Discover the origins of Durzo Blint in this original novella set in the world of Brent Weeks' New York Times best-selling Night Angel trilogy.
"I got a bit of prophecy," the old assassin said. "Not enough to be useful, you know. Just glimpses. My wife dead, things like that to keep me up late at night. I had this vision that I was going to be killed by forty men, all at once. But now that you're here, I see they're all you. Durzo Blint."
Durzo Blint? Gaelan had never even heard the name.
Gaelan Starfire is a farmer, happy to be a husband and a father; a careful, quiet, simple man. He's also an immortal, peerless in the arts of war. Over the centuries, he's worn many faces to hide his gift, but he is a man ill-fitted for obscurity, and all too often, he's become a hero, his very names passing into legend: Acaelus Thorne, Yric the Black, Hrothan Steelbender, Tal Drakkan, Rebus Nimble.
But when Gaelan must take a job hunting down the world's finest assassins for the beautiful courtesan - and crimelord - Gwinvere Kirena, what he finds may destroy everything he's ever believed in.
Listen to the Night Angel Trilogy.
©2011 Brent Weeks (P)2011 Hachette
This is a must-have for anyone who is enthusiastic about the Night Angel series. That being said, the narrator really distracts from a great plot. I really wish he had done his homework and listened to the previous books, names were mispronounced, weird accents were assigned ect. Just grit your teeth and try your best to enjoy the content and prey Weeks writes more Night Angel goodies with a new narrator on the payrole.
getting more of the history of this series.
short stories can tell a great story with out the clutter of too much detail and still satisfy
annoying english accent
from hero to assassin.
Yes, but only after listening to the Night Angel Trilogy. It feels like a prologue and gives you insight into my favorite character of the trilogy.
After listening to the series, I thought this would be a nice follow up. This would allow me to know how Durzo got started. I started listening to this book and the narrater's voice had such poor reflections that it was putting me to sleep. What a shame to have such a good writer waste a good book on someone that can't bring the characters to life. Not sure why he went away from Paul Boehmer but it is just a shame. Well it didn't cost much and I'll go buy the paperback book when it comes out. I will not attempt to listen to this again. That is how bad this narrater is.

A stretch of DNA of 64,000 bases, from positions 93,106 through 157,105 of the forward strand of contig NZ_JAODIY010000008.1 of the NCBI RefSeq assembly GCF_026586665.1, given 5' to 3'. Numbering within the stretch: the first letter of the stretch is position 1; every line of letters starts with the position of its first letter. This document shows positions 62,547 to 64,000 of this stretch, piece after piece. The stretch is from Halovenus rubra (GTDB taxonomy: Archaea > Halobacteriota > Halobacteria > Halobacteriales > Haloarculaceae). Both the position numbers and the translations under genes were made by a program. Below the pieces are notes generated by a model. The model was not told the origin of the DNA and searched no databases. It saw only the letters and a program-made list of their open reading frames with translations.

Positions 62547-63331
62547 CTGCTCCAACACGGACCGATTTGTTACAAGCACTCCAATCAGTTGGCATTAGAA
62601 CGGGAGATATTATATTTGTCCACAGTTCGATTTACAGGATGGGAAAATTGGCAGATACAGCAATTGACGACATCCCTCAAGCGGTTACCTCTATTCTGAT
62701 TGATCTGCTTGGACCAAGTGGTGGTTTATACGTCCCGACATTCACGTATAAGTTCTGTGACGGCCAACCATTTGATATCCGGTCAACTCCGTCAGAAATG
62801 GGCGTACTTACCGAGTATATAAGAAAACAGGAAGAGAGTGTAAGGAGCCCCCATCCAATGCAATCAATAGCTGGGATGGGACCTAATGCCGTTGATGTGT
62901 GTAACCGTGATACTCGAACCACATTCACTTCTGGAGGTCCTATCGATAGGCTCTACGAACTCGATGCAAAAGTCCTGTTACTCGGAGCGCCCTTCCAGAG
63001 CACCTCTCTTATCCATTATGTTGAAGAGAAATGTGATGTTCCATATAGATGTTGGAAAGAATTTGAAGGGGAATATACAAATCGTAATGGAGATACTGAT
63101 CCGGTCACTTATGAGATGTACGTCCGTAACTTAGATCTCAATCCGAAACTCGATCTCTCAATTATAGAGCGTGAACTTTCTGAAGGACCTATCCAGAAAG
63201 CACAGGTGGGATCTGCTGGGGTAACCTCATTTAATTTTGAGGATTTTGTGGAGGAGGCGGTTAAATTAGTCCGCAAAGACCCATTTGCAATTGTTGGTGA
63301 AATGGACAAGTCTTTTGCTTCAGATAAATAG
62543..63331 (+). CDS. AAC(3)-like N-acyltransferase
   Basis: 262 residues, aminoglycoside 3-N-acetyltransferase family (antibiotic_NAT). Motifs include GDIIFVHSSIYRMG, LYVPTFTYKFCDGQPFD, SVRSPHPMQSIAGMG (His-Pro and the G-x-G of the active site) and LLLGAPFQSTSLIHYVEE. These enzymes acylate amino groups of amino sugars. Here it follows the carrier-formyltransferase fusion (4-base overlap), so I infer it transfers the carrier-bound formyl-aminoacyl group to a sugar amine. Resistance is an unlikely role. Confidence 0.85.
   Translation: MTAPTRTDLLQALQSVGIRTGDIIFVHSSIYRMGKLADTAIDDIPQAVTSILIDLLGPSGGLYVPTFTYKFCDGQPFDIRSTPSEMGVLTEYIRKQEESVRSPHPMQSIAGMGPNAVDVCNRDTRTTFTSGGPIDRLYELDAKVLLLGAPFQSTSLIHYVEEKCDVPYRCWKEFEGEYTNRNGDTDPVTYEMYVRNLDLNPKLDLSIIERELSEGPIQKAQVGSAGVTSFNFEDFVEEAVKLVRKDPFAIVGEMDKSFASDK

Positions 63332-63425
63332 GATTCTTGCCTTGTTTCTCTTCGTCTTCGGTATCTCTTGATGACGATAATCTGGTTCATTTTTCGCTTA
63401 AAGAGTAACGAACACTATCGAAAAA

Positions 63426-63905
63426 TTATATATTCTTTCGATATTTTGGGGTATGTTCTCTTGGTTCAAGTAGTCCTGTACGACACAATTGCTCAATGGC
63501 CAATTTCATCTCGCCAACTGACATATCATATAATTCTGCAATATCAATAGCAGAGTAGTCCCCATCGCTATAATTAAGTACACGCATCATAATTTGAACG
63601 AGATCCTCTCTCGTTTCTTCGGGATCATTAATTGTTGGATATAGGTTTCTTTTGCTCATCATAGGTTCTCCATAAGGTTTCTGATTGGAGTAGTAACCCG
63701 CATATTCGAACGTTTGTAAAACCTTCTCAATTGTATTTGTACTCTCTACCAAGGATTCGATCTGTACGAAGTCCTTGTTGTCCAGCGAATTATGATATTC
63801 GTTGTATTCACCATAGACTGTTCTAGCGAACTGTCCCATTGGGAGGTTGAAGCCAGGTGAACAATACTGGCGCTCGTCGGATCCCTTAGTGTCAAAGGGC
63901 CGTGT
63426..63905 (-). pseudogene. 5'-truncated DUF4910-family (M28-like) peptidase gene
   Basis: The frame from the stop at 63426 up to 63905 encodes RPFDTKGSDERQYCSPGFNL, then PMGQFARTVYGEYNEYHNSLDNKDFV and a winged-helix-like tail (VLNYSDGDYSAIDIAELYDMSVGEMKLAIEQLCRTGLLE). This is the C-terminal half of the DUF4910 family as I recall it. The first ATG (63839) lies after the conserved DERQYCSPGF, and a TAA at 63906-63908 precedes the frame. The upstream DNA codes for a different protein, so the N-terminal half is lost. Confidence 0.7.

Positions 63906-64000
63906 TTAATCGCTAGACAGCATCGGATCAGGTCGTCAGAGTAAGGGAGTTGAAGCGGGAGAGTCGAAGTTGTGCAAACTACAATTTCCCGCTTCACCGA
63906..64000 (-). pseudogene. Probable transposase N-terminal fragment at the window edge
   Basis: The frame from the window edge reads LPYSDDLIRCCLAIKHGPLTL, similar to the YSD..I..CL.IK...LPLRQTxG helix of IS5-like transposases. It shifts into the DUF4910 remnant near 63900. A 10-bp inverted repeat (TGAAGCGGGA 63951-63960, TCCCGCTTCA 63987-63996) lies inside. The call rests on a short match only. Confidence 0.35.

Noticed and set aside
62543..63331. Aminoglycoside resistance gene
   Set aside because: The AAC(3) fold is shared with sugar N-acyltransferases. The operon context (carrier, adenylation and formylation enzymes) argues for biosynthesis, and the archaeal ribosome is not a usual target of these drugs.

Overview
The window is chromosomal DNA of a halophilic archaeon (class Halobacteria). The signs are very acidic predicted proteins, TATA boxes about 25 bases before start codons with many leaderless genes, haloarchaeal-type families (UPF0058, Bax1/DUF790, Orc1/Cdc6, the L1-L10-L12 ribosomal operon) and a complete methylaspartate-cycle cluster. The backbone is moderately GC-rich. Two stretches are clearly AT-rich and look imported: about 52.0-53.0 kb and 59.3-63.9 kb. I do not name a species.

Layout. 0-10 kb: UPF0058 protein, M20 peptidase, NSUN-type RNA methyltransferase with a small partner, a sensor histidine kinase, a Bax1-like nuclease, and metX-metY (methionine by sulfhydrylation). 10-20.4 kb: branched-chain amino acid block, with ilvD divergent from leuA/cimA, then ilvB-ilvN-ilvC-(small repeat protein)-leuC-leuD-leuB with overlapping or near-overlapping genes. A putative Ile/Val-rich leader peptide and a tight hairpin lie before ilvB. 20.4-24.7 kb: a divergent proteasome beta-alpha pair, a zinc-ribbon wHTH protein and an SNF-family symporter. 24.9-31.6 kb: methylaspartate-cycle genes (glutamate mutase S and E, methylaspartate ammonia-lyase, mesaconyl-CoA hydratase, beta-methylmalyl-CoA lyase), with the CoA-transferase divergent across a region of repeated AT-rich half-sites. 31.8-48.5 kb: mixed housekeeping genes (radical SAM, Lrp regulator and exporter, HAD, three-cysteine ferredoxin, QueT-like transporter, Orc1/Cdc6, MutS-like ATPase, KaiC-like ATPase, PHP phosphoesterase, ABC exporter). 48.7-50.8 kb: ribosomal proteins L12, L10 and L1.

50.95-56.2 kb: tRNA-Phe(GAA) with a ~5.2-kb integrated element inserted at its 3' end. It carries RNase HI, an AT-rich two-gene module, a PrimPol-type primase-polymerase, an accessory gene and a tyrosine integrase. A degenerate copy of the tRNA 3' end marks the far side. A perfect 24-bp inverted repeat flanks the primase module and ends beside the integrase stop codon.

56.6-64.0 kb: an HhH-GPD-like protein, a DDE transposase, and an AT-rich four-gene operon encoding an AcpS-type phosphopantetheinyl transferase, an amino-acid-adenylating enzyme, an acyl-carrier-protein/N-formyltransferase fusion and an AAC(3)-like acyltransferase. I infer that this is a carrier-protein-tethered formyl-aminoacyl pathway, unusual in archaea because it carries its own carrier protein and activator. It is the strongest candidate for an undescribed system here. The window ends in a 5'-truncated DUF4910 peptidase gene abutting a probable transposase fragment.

This story is good and the performance is good overall it's good just not great. the whole point of this novella light on Blint history, and it does a little just not a lot. It left me wanting a lot more on Blint
I will recommend this to anyone that liked the series...it gives you insight into Durzo and what made him who he his.
The story and the writing were top notch, but the performance by the narrator made the 2+ hours of listening a joy. Very well done all around by all parties involved.
"A nice add on"
This is a nice little Novella. Brent Weeks is a good writer who properly balances pace and description. It gives a nice extra insight into Durza, someone who demands more attention after the Night Angel Trilogy.
The narrator has a lovely voice, contributing to the audiobook - however he is starkly different from the narrator from the Night Angel Trilogy, giving it quite a different 'air' to it.
"An entertaining, if very brief, ammendium"
If you enjoyed the original Night Angel Trilogy it's worth a listen, otherwise i'd would likely give it a miss. At least until you've given the original trilogy a read/listen.
It sheds some light on Durzo from shortly before he took the name Durzo Blint to what I'd guess to be about 10-15 years prior to the start of the Night Angel trilogy. It has a little of "Batman: Year One" about it at times as he embarks on his first paid kill. There is a small bit on him before becoming Durzo Blint, and disappointingly even less on his origins around the time of Emperor Jorsin and Ezra. Much regarding the ancient history of Midcyru that people, or at least myself, wanted to know more about is irritatingly absent.
The recurring characters, having a sizeable trilogy's worth of fleshing out, are solid. A few of the supporting characters from the trilogy are given some deserved page time, a child Hu Gibbet and younger Scarred Wrable chief among them. However, I felt the newer, bit-part characters were a little shaky. The narration, while nothing special, does a good enough job with various different characters .
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